Maybe I’m wrong. I’m willing to listen to ideas that show me how I’m wrong and how at least some change could be accomplished without association with people that propose some degree of statism. But I’m not willing to keep on doing the same old song and dance.

I would rather take a job that involves me with the state but gives me the opportunity to work for increased privacy (which my job does) and increased protection and security of personal data (which my job does) than refuse to be associated with the state. I would rather voluntarily use a health insurance company than not be able to make sure my kids have the healthcare they need. I recognize that I may (indeed will) have to compromise on my absolute principles at times to achieve what I want. But, while I firmly believe that radicals are the people who accomplish real change, I don’t think they do so by never compromising.

If all of this means that I’m not acceptable to “Libertarians”, so be it. They aren’t acceptable to me, for the most part. They are completely unable to see that they will never achieve anything more than sitting in coffee houses and talking about how things should be, in their perfect world. There are some people, Sunni to name one, who choose to work, instead, for their personal, individual, liberty. This I can respect. But sitting around whining about the government, talking the pure ideals of Libertarianism, and blacklisting those who aren’t “pure” is a surefire ticket to remaining completely ineffective. The people you are trying to “wake up”, to convince, will never respect you or take you seriously. Not so long as you are unwilling to compromise, work with others or tackle reality, rather than religious-like wishes.

And so, I take the position that a big tent of folks is the best approach. I truly think it could be built right now, but the Libertarians (as opposed to the libertarians) stand in the way.

Security executive, work for Core Security, veteran, kids, dogs, cat, chickens, mortgage, bills. I like #liberty #InfoSec #scotch, #wine, #cigars, #travel, #baseball

Parsley is a Crime

Don’t carry a bag of parsley around. Don’t pretend it’s marijuana. Don’t play a prank on your friends. If you do, in the state of Florida, you are breaking the law and subject to criminal penalties. According to the Daytona Beach News:

Two Flagler County elementary school pupils were arrested last week after pretending a plastic bag of parsley was marijuana.

An arrest report by Cpl. Don Apperson, a school resource deputy with the Flagler County Sheriff’s Office, said the two girls, each 10-year-old pupils at Old Kings Elementary School, were showing classmates a plastic bag with a green leafy substance they said was marijuana.

School officials learned of the alleged bag of marijuana and called the girls into a conference with their parents. The girls admitted they did not have marijuana and said that the bag of parsley, which they brought to school in their book bags, was a prank, the report said.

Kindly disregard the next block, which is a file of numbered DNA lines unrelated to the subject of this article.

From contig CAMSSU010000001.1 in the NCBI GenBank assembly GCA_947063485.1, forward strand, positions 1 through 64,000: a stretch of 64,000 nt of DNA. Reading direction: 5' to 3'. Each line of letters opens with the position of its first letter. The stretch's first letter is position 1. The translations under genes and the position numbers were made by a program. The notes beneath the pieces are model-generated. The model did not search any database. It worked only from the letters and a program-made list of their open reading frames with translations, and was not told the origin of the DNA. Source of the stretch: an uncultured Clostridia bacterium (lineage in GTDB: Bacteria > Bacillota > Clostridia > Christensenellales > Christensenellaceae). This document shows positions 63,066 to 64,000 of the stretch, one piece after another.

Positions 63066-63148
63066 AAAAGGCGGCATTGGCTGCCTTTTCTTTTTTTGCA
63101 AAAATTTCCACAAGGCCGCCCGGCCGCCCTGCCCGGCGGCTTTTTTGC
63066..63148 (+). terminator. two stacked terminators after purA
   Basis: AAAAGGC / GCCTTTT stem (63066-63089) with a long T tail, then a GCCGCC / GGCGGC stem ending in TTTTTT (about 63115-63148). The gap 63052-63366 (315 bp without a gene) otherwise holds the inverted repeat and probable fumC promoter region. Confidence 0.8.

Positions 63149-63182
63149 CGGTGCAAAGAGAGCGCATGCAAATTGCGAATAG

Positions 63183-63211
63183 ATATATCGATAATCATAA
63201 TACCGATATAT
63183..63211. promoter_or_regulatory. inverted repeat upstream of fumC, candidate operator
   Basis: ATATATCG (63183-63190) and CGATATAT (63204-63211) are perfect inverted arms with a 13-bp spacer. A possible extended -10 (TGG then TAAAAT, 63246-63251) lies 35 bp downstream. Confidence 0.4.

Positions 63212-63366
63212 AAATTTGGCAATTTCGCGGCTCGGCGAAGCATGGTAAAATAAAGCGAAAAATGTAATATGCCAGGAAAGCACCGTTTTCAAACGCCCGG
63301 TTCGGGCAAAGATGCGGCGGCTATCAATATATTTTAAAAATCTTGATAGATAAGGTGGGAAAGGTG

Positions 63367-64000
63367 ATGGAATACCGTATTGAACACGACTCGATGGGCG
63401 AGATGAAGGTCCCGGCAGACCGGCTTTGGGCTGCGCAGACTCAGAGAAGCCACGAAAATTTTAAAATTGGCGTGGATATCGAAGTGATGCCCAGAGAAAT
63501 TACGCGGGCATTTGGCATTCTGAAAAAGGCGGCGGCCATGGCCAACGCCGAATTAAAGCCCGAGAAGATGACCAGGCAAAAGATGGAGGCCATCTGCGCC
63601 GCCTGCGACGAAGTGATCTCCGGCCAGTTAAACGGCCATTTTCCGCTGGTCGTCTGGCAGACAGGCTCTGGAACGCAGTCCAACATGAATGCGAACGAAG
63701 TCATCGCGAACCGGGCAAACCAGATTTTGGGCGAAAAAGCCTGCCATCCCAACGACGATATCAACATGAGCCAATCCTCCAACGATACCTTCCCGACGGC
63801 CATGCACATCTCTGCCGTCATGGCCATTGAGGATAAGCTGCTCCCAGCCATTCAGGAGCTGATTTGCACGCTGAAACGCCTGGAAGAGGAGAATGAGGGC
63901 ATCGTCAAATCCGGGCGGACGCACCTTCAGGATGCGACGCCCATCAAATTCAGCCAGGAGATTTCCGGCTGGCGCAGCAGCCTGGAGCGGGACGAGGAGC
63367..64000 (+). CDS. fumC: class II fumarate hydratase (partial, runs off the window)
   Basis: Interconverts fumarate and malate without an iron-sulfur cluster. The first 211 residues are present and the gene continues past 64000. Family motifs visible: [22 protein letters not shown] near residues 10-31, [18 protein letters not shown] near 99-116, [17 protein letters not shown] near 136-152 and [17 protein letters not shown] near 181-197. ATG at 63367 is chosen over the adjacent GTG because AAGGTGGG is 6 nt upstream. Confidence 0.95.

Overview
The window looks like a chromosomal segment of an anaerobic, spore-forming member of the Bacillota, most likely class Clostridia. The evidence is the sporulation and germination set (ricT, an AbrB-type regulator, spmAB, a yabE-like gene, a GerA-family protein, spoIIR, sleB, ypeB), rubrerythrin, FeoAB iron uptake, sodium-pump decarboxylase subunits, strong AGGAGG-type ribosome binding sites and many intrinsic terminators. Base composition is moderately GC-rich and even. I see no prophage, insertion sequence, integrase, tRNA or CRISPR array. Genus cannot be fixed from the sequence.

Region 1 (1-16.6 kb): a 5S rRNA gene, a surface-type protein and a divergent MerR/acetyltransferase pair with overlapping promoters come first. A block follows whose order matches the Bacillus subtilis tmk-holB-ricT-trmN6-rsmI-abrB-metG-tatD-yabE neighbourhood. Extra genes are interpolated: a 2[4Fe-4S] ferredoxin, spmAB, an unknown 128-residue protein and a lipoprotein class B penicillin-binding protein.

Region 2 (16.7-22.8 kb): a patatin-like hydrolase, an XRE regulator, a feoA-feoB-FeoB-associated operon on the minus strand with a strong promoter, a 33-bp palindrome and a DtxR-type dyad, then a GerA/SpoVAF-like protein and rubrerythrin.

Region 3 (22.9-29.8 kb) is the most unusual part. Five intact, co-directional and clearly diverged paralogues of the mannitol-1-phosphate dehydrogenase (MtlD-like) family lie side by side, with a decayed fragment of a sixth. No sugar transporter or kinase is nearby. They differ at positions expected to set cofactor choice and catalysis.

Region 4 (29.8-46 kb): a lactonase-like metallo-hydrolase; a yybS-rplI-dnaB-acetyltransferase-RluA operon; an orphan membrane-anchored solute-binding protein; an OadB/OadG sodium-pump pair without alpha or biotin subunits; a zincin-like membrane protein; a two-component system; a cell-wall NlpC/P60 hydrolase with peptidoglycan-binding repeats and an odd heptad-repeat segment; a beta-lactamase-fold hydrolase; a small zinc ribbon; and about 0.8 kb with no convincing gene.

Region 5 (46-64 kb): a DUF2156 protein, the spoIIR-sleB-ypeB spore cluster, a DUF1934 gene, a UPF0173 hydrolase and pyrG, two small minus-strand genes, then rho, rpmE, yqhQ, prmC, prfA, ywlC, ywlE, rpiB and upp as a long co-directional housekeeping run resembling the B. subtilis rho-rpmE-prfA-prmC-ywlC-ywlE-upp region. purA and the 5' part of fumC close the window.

Well, that certainly seems appropriate to me. Let’s arrest two 10 year old girls for a prank. That is certainly going to do something about the “drug epidemic”. Why were they arrested, you may wonder (I certainly did)?

The girls were charged under a state law that makes it a crime to claim that a substance is a drug — whether or not the item is intended for sale or distribution, according to Sheriff’s Office spokeswoman Debra Johnson. They were taken to the Flagler County Inmate Facility and later released to their parents.

Well, that certainly makes it all better. Pretending that something is a drug as a 10 year old’s prank is heinous, an absolutely unconscionable act. We can’t have these 10 year old girls running around doing this sort of thing. But it was just pretend marijuana, you protest? Yes, but we all know where that leads, don’t we? It’s inevitable that they’ll move on to harder pranks. Next comes generic aspirin masquerading as speed. And, before you know it, they’ll be pranking their friends with cornstarch “heroin”. The parsley is just an entry level prank, I tell you! It’s a slippery slope indeed.

And what happened to these girls? Aside from being arrested, booked and placed in a jail, at least temporarily.

The girls were also suspended from school and ordered to attend drug awareness classes.

Good call guys. The Drug War is all but won now!

H/T:Tim Cavanaugh @ Hit and Run

Security executive, work for Core Security, veteran, kids, dogs, cat, chickens, mortgage, bills. I like #liberty #InfoSec #scotch, #wine, #cigars, #travel, #baseball

Justice Denied

Justice Delayed is Justice denied

We hear that mantra frequently, from both sides of the judicial philosophy aisle; and it is a core concept of our justice system… or at least it was until the 1970’s (why is it that so many things got so much worse then.. well actually we know why that is, but that’s another topic entirely).

In 1969, Stanly “Tookie” Williams and Raymond Washington founded the most violent street gang in the history of the united states, the Crips. You might remember hearing about the crips every… oh about thirty seconds or so, during the ‘80s

That’s about how frequently they were murdering, raping, selling crack, stealing cars, robbing homes and businesses… hell it was probably every 5 seconds.

Over their 36 year history, the Crips are believed to be DIRECTLY responsible for at least 10,000 murders. Tookie himself is suspected of personal involvement in at least 30 murders; and may have ordered or been an accessory to hundreds. Of course those are just wild ass guesses but they have been repeated in the media often enough, and by law enforcement often enough, it’s entered the national consciousness as “true”.